We Cree of the far North are surrounded by water. If you’ve ever traveled over any part of northern Ontario, you have seen a landscape that is made up of water to a great degree. There are multitudes of rivers and lakes.

My people on the James Bay coast look out from the mouth of the Attawapiskat river, into the mighty waters of the great James Bay. In fact, this salt water ocean was our first connection to the outside world. If the past and still today we use the waterways as a means of transportation, primarily we travel on the water to pursue our traditional lifestyle of hunting, gathering and trapping.

This river, is our road and we know these northern water roads very well. Just about every family in my hometown of Attawapiskat has a freighter canoe. These range in size from about 18 to 24 feet and are powered by outboard motors up to about 40 horsepower. These freighter canoes are constructed of wood and canvas and have basically been built the same way and of the same material for almost a century. These are store bought, manufactured boats that are incredibly expensive but last an amazingly long time. Not too long ago my brother bought a 22 footer for $8000.

To someone who has no knowledge of the freighter canoe, it seems strange that we would trust these boats on the big waters of James Bay. To the traditional Cree hunter like my dad and my brother Anthony, the freighter canoe is the best means to travel on the bay and in the rivers. These huge canoes are practical for my people in that they can be paddled or motored up a shallow river, driven over rapids and portages with relative ease. On the big water, a skillful pilot can maneuver in the worst of weather and sometimes when it is really bad the boats are tarped to keep the water out. My people have a lot of respect for the big water of James Bay and don’t venture out when the weather is very bad.

I can recall gray rainy day when I was about ten. My three brothers and I were crouched under the tarp dad had covered the top of the boat with. Dad was at the rear running the engine, exposed to the driving rain and cold fall weather, while we were midway under the tarp and hanging on for dear life. The water was rough on the bay that day, as we made our way to Akamiski island to set up camp. I have a vivid memory of being rocked by rough water, I can almost feel the waves splashing over the sides of the boat then on to the tarp and running off and I can smell that horrid odour of a mix of salt water, plastic tarp and gasoline. As always my dad got us safely to the river mouth on Akimiski Island in the shelter of land we motored up to our campsite.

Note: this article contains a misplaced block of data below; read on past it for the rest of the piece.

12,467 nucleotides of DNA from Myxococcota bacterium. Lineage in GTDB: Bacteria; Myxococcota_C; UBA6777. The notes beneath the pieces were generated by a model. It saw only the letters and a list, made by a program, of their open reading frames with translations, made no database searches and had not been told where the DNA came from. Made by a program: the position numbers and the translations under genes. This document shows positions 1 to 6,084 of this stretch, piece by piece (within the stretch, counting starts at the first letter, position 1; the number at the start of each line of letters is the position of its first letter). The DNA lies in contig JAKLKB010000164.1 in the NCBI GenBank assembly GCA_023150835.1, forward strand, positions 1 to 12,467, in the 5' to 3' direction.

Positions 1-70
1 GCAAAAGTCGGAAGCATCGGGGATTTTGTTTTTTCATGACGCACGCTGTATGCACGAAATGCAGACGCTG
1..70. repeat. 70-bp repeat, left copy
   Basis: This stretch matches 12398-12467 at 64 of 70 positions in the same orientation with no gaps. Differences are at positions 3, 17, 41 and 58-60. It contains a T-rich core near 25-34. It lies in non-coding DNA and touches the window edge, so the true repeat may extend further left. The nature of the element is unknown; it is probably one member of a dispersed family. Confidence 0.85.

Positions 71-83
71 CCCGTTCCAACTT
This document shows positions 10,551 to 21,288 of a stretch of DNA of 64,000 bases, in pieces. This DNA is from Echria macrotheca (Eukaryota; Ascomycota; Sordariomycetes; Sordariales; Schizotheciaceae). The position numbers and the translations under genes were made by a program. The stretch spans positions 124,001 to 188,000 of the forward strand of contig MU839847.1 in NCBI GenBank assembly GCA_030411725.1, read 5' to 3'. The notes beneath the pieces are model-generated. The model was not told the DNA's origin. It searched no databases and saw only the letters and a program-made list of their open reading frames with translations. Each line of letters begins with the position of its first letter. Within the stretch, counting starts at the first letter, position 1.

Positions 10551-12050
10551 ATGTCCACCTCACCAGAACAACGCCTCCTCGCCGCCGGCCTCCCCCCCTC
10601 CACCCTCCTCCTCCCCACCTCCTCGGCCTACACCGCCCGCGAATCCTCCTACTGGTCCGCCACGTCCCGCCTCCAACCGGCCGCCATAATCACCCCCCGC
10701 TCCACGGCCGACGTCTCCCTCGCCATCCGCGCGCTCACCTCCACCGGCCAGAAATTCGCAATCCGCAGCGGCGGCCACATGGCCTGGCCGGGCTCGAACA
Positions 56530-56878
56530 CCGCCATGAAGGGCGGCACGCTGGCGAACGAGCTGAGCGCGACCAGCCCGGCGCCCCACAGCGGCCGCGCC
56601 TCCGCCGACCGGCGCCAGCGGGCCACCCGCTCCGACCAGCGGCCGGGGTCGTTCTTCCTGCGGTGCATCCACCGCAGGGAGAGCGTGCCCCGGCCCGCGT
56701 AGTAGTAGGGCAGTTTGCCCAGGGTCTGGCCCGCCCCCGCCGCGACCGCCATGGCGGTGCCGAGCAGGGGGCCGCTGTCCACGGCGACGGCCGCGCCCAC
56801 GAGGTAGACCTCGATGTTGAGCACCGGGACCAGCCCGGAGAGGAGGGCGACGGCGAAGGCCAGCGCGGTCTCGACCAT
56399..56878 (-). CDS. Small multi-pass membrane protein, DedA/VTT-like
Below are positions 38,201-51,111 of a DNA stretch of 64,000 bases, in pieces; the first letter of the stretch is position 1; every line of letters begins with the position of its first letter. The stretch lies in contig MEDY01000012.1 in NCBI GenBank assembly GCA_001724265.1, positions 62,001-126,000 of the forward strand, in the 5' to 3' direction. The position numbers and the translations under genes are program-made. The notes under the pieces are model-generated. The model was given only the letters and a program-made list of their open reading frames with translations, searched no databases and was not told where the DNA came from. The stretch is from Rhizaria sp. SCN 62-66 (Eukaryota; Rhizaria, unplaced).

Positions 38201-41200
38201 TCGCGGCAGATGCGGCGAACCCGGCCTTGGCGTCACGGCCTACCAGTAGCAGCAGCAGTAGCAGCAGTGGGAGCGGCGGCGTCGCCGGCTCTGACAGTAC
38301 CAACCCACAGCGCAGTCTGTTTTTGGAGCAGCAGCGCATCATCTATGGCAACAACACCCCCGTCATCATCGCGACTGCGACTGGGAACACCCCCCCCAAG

Many of my non-native friends, that observe my people in these canoes, wonder at their safety. I have to admit it, I sometimes doubt the wisdom of loading these to the point of the ridiculous. For example, it is normal to see people heading out into the bay with a four-wheeled, all terrain vehicle or a skidoo strapped into the boat. Now remember, it is usually very cold and most people don’t believe in life jackets. Surprisingly, the Cree of James Bay are very skillful in the operation of these boats and have a lot of knowledge about the water and the weather so there are a few bad incidents.

In the early days my people made their own canoes of birch bark. The canoe has always been the key mode of transportation for the Northern Cree. My mom and dad tell me stories of a time when our ancestors were also skilled sailors who used the wind to move then on the bay.

Even with modernization and the possibility of train tracks or a road being built to reach Attawapiskat, I still believe the freighter canoe will always have a place in our lives.